NL East: Strikeout CentralPosted on July 09, 2014 by Ben Bruno
The National League East is full of guys who strike out...a lot. According to FanGraphs, currently, seven of the top-10 hitters for most total strikeouts this season are from the NL East (among qualified hitters). B.J. Upton leads the way with 110 K's, but just a few days ago Ian Desmond was atop this list (he's now 4th with 108). Check out the chart below for the rest of the top-10.
So since hitters from the NL East are dominating the strikeout list, does this mean that NL East pitchers are primarily the reason why? A quick glance at the list of pitchers with the most strikeouts would prove otherwise. Currently, Stephen Strasburg is the only NL East pitcher in the top-15 for most strikeouts and is third overall with 140 (again, among qualified pitchers). There are only three other NL East pitchers that are even in the top-30, Julio Teheran at 17th with 110, A.J. Burnett at 24th with 102, and Cole Hamels at 28th with 101. There aren't many NL East pitchers in the next thirty spots either, with only five more rounding out the top-60 (Zach Wheeler-33rd, Jordan Zimmermann-35th, Aaron Harang-43rd, Ervin Santana-49th, Tom Koehler-58th). So again, at a quick glance, it looks the the hitters from the NL East comprising the majority of the top-10 for most strikeouts happens to be a coincidence. Ok, so it's a quirky stat, but does striking out a lot automatically equate to also being a bad hitter?
In the case of strikeout leader B.J. Upton, the answer is yes, but in general striking out a lot has no relevance as to how "good" of a hitter a player is, and more importantly, how many runs said player contributes to his team. Using FanGraphs' Weighted Runs Above Average (wRAA), which "measures the number of offensive runs a player contributes to their team compared to the average player," six of the top-10 players with the most strikeouts currently have at least an above-average wRAA. I chose to use wRAA over FanGraphs' version of Wins Above Replacement (fWAR), because wRAA doesn't take defense into its equation, while fWAR does. I wanted a stat that only measures a players' offensive abilities. Below is a list of the strikeouts leaders (in order of most to least K's), with their corresponding wRAA. Note that league average for wRAA is zero and above average is ten.
- B.J. Upton: -10.0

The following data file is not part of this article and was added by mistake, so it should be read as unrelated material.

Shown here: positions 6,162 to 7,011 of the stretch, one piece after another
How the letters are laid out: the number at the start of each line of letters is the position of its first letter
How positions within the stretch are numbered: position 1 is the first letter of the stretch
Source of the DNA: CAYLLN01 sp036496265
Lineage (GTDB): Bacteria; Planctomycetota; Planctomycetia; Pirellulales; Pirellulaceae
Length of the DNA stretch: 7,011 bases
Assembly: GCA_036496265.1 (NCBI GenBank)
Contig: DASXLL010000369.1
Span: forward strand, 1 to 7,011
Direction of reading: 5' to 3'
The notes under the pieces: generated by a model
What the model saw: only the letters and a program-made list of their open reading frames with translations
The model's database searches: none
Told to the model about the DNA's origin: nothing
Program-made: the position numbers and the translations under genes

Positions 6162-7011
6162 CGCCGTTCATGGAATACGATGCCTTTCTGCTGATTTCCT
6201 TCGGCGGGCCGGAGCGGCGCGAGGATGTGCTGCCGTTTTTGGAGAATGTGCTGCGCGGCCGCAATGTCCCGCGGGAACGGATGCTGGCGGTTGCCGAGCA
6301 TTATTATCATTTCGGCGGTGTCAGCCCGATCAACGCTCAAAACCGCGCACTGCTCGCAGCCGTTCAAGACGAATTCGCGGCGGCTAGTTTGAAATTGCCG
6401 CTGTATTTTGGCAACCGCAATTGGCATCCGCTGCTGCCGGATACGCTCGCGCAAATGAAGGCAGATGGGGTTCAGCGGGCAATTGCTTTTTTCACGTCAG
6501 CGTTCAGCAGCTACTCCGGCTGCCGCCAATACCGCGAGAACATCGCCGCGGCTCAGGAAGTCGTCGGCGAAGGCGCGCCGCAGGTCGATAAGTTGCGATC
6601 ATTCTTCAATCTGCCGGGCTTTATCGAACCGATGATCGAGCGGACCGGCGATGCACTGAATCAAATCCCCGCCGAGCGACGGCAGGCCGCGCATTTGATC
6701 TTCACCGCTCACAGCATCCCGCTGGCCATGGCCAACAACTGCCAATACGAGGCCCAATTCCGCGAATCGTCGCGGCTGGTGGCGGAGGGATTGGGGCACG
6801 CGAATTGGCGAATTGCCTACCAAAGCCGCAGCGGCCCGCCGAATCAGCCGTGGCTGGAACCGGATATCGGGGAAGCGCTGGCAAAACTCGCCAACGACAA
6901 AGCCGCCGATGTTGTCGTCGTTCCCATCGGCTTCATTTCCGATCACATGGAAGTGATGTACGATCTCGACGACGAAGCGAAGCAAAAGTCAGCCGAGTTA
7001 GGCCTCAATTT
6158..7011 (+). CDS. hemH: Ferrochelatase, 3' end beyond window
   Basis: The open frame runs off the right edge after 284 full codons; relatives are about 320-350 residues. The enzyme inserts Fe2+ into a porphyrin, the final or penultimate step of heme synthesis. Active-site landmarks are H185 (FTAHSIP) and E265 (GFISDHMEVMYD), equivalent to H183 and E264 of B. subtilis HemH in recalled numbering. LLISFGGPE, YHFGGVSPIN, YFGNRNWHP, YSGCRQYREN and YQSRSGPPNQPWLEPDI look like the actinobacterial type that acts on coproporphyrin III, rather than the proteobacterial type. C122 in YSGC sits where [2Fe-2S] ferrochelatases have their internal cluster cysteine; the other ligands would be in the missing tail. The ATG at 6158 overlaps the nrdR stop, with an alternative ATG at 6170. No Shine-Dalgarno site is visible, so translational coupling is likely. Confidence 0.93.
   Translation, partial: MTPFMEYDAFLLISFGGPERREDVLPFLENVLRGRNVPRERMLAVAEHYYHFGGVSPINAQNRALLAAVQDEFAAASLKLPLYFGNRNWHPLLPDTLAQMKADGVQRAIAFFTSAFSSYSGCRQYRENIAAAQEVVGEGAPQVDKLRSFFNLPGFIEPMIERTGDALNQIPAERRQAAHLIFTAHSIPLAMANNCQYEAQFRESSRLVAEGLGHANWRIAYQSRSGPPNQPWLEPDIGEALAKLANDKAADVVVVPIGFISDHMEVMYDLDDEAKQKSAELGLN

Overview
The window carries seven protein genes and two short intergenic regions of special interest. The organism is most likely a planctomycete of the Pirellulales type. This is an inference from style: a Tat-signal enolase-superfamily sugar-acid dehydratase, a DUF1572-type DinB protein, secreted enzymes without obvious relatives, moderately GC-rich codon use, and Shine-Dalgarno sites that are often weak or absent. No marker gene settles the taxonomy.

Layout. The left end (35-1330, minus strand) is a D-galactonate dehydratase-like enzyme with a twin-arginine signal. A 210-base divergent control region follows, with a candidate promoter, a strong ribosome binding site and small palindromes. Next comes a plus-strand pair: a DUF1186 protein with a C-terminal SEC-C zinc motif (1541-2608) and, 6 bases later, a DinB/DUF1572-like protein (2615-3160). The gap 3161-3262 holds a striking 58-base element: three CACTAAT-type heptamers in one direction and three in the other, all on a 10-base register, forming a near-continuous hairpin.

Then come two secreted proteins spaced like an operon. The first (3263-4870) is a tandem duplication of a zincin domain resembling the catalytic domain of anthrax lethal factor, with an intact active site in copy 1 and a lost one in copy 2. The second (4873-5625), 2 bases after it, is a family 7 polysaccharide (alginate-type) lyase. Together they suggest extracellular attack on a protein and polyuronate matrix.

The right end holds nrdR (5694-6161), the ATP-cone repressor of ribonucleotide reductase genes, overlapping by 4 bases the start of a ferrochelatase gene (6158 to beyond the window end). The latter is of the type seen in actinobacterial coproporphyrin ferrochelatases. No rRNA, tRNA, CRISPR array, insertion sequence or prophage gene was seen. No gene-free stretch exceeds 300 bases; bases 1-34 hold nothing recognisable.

- George Springer: 10.4
- Ryan Howard: -2.2
- Ian Desmond: 0.4
- Marlon Byrd: 9.8
- Giancarlo Stanton: 28.7
- Justin Upton: 16.0
- Adam Dunn: 9.9
- Chris Davis: -0.1
- Marcell Ozuna: 9.1
As you can see, the numbers vary, but again, six of the ten players have an above average wRAA, with only B.J. Upton, Ryan Howard, Ian Desmond, and Chris Davis being league average or below. For reference, Stanton's 28.7 wRAA is 5th best in baseball and B.J. Upton's -10.0 is 7th worst. While it just so happens that the current league leader in strikeouts also happens to be one of baseball's worst offensive players, one of baseball's best offensive players in Stanton is just ten strikeouts behind. Ok, confession time. Strikeouts not correlating to success offensively is nothing new, but I was curious to see if it stood true for the ten players above and it does.
Bringing this back to Desmond (since this is a Nats' blog), his contributions offensively this season (using wRAA) are basically replacement level, and that's including leading the team in home runs and runs batted in. So while strikeouts can't be blamed for Desmond's low wRAA, they point to a larger overall problem at the plate. Desmond's line of .240/.291/.420 are all below his career averages (.269/.314/.430), and well below his combined average over the past two seasons (.286/.333/.482), where we saw him emerge as an elite hitter at the shortstop position. Sure, as a hitter you don't want to be close to leading the league in strikeouts, but with Desmond, that's not his only issue at the plate and hopefully in the second half he is able to turn things around.
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